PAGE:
First, to show its respect for the Egyptian interests in Libya, and to convince Cairo of the benefits of its cooperation with it, away from its involvement in the French-Emirati alliance, and marginalizing the French and Emirati roles that hinder a balanced political settlement, which does not give preference to Haftar.
Second, Ankara’s desire for Libya to be a gateway to resuming relations with Egypt, and to convert competition with it from confrontational competition to competitive cooperation, similar to the Turkish-Russian competitive cooperation in Libya, Syria and the southern Caucasus.
Third, Ankara’s focus on dismantling the regional alliance formed against it in the eastern Mediterranean, and removing Egypt from Greece and Cyprus, in preparation for concluding an agreement with it to demarcate the maritime borders.
The study indicated that there are five main reasons that prompted Cairo to create this new positioning:
First, the bet on General Haftar failed to control the Western region, and to eliminate the factions affiliated with the Muslim Brotherhood.
Second, the desire for the success of the political settlement process to ensure that there is no return to escalation and to avoid direct military intervention, given the risks that this carries from entering into a direct conflict with Turkey.
Third, any return to military escalation would mean more Turkish military involvement in the conflict, which Cairo does not want.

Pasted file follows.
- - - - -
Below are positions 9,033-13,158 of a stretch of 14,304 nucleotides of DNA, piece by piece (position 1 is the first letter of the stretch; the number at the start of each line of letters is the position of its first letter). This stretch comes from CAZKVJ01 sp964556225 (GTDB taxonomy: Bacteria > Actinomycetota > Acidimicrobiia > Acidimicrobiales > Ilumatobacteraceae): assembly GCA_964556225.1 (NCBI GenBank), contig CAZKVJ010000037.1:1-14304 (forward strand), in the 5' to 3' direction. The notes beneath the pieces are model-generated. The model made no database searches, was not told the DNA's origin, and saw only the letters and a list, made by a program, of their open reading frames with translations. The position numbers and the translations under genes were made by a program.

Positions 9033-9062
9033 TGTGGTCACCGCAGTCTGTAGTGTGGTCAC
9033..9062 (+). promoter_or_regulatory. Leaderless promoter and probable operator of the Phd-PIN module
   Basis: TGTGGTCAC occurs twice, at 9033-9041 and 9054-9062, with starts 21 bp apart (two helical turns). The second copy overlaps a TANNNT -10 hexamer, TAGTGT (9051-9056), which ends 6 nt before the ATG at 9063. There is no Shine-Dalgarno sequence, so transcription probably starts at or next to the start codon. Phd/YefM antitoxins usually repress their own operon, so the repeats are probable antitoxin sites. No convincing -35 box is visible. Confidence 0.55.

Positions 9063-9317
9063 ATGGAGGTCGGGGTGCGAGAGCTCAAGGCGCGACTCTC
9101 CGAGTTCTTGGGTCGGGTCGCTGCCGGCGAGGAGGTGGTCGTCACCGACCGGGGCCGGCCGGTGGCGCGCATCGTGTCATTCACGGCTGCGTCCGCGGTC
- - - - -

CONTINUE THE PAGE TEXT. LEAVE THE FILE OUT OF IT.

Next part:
Fourth, the Egyptian decision-maker is convinced of the necessity to create a distance between the Egyptian interests in Libya within the coalition supporting Haftar and the Egyptian interests alone, because such distance helps them to open lines of communication with other Libyan parties and other external parties from outside this alliance, such as Turkey.
Fifthly, Egypt’s desire to play an effective role in the settlement, after its role has declined over the past years to the account of other regional parties, some of which are allies such as the UAE, and some are competitors like Turkey.
The study indicated a set of obstacles and potential challenges that prevented this cooperation from taking place, and it can be summarized in three main points:
– The two countries’ involvement in a severe regional polarization that goes beyond the Libyan geography, and is related to a struggle over the wealth of the eastern Mediterranean.
– The great French and Emirati influence on Cairo is pressing to obstruct any Egyptian openness to Turkey.
– Haftar’s dilemma in the Libyan scene, as Ankara sees him as a major part of the problem, and he cannot be a participant in the solution, while Cairo does not want to risk its influence in the East by excluding Haftar, because he is already in control of the region there.
The study concluded that despite these obstacles, the current dynamic of the Egyptian and Turkish policies in Libya indicates that Cairo and Ankara are realizing, more than ever before, the importance of overcoming bilateral differences, moving on the path of cooperation in the Libyan arena, and isolating this path. On the impact of other contentious issues, such as the conflict in the Eastern Mediterranean.